Curiosity's Sky Crane Maneuver, Artist's Concept
This artist's concept shows the sky-crane maneuver during the descent of NASA's Curiosity rover to the Martian surface. The Mars mission launching in 2020 would leverage the design of this landing system and other aspects of the Mars Science Laboratory architecture. Credit: NASA/JPL-Caltech
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Mars 2020 Mission Overview

The Mars 2020 rover mission is part of NASA's Mars Exploration Program, a long-term effort of robotic exploration of the Red Planet. The Mars 2020 mission addresses high-priority science goals for Mars exploration, including key questions about the potential for life on Mars. The mission takes the next step by not only seeking signs of habitable conditions on Mars in the ancient past, but also searching for signs of past microbial life itself. The Mars 2020 rover introduces a drill that can collect core samples of the most promising rocks and soils and set them aside in a "cache" on the surface of Mars. A future mission could potentially return these samples  to Earth.  That would help scientists study the samples in laboratories with special room-sized equipment that would be too large to take to Mars. The mission also provides opportunities to gather knowledge and demonstrate technologies that address the challenges of future human expeditions to Mars. These include testing a method for producing oxygen from the Martian atmosphere, identifying other resources (such as subsurface water), improving landing techniques, and characterizing weather, dust, and other potential environmental conditions that could affect future astronauts living and working on Mars.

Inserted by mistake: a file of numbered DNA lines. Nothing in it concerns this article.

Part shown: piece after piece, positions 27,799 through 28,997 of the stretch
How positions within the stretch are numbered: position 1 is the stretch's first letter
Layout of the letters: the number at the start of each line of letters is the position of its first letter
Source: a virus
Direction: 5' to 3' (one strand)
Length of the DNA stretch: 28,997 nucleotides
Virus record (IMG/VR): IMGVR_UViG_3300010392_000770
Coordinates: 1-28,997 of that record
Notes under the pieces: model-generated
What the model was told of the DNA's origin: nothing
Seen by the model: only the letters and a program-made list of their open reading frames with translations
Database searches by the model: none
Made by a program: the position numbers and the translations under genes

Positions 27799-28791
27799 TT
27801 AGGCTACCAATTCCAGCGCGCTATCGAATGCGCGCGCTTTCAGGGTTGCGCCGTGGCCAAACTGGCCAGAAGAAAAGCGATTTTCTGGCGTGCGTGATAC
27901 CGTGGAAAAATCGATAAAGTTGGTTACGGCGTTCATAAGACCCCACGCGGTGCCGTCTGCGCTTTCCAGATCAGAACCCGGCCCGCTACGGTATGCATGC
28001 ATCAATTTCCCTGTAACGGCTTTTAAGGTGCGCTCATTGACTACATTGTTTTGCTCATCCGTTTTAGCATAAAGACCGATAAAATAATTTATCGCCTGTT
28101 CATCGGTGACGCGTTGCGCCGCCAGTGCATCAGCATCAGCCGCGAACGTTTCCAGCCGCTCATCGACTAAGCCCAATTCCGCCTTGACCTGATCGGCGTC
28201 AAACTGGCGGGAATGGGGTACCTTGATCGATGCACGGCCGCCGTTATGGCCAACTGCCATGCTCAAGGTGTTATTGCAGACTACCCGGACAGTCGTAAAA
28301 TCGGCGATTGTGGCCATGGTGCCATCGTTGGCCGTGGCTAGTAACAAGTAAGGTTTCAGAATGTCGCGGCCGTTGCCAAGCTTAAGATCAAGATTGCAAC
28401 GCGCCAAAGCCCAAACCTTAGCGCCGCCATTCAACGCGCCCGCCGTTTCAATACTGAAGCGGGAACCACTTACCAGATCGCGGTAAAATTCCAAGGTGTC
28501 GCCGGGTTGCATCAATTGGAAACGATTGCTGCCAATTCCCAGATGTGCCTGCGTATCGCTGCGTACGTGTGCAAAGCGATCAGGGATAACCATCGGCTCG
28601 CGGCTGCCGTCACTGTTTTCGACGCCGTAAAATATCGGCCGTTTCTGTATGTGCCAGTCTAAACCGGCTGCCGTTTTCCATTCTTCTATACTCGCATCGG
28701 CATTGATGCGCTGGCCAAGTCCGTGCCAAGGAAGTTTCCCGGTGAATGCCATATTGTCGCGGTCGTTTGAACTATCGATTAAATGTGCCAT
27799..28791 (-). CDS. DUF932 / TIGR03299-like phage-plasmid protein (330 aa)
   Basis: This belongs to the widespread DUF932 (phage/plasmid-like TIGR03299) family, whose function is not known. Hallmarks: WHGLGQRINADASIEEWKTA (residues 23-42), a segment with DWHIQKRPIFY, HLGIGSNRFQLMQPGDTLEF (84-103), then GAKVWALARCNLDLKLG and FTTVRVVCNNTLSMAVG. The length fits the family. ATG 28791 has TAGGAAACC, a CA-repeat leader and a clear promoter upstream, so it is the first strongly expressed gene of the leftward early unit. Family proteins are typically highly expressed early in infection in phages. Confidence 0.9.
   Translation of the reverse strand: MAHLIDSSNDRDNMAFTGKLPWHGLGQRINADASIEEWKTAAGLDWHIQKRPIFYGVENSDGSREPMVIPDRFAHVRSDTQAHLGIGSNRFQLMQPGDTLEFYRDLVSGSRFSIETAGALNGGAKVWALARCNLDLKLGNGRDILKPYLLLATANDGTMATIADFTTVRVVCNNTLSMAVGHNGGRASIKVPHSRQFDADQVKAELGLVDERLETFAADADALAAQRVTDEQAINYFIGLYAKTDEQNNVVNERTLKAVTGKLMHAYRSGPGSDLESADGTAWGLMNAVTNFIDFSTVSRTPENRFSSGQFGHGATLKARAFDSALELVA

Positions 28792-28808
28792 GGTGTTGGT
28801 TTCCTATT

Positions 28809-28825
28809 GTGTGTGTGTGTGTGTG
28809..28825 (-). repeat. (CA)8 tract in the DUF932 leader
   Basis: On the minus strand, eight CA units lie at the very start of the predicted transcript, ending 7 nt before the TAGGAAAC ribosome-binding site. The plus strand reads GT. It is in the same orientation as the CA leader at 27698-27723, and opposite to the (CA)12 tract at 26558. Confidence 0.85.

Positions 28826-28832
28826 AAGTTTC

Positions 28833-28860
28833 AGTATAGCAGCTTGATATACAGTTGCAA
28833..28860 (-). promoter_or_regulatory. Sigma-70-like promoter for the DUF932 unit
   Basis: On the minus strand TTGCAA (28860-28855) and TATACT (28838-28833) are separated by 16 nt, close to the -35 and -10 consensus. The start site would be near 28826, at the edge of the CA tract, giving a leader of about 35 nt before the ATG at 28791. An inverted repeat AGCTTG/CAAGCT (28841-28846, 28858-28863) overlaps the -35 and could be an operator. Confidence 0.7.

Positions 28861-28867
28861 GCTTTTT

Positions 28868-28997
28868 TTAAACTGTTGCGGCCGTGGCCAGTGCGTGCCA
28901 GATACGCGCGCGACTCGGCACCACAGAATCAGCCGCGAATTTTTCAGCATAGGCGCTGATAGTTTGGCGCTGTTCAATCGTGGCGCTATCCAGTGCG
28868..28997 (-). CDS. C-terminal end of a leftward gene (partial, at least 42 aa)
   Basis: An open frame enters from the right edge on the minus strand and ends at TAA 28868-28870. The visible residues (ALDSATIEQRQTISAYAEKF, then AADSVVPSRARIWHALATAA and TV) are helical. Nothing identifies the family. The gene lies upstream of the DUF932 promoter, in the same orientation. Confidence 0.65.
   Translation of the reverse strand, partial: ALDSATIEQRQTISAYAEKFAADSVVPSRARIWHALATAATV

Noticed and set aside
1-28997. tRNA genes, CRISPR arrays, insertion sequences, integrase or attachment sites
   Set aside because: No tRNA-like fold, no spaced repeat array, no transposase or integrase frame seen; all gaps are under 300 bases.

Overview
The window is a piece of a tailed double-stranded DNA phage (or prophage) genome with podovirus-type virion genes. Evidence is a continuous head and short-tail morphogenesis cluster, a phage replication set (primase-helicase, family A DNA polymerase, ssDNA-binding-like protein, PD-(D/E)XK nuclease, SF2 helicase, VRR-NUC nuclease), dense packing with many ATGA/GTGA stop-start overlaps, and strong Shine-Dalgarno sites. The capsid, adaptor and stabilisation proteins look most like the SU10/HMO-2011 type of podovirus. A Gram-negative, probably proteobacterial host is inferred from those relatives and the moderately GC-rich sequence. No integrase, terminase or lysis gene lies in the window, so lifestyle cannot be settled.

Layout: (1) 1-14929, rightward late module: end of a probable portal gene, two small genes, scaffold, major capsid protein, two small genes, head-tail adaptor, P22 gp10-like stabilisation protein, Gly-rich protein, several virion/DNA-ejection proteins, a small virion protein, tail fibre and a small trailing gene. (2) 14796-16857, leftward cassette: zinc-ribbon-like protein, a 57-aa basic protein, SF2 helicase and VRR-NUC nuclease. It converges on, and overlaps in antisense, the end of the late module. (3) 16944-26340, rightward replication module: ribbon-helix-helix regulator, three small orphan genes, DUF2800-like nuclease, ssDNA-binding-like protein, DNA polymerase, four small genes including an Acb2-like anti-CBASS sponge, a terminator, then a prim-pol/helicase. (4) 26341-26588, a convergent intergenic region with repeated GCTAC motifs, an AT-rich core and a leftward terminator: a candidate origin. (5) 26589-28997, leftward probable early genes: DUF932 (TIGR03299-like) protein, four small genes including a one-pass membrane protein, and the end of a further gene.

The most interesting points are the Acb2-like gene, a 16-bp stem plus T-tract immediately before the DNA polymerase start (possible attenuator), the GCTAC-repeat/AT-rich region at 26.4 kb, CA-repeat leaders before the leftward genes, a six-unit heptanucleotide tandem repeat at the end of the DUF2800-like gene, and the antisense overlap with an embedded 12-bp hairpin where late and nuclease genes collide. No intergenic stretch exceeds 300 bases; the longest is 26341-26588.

The mission is timed for a launch opportunity in July 2020 when Earth and Mars are in good positions relative to each other for landing on Mars. That is, it takes less power to travel to Mars at this time, compared to other times when Earth and Mars are in different positions in their orbits. To keep mission costs and risks as low as possible, the Mars 2020 design is based on NASA's successful Mars Science Laboratory mission architecture, including its Curiosity rover and proven landing system.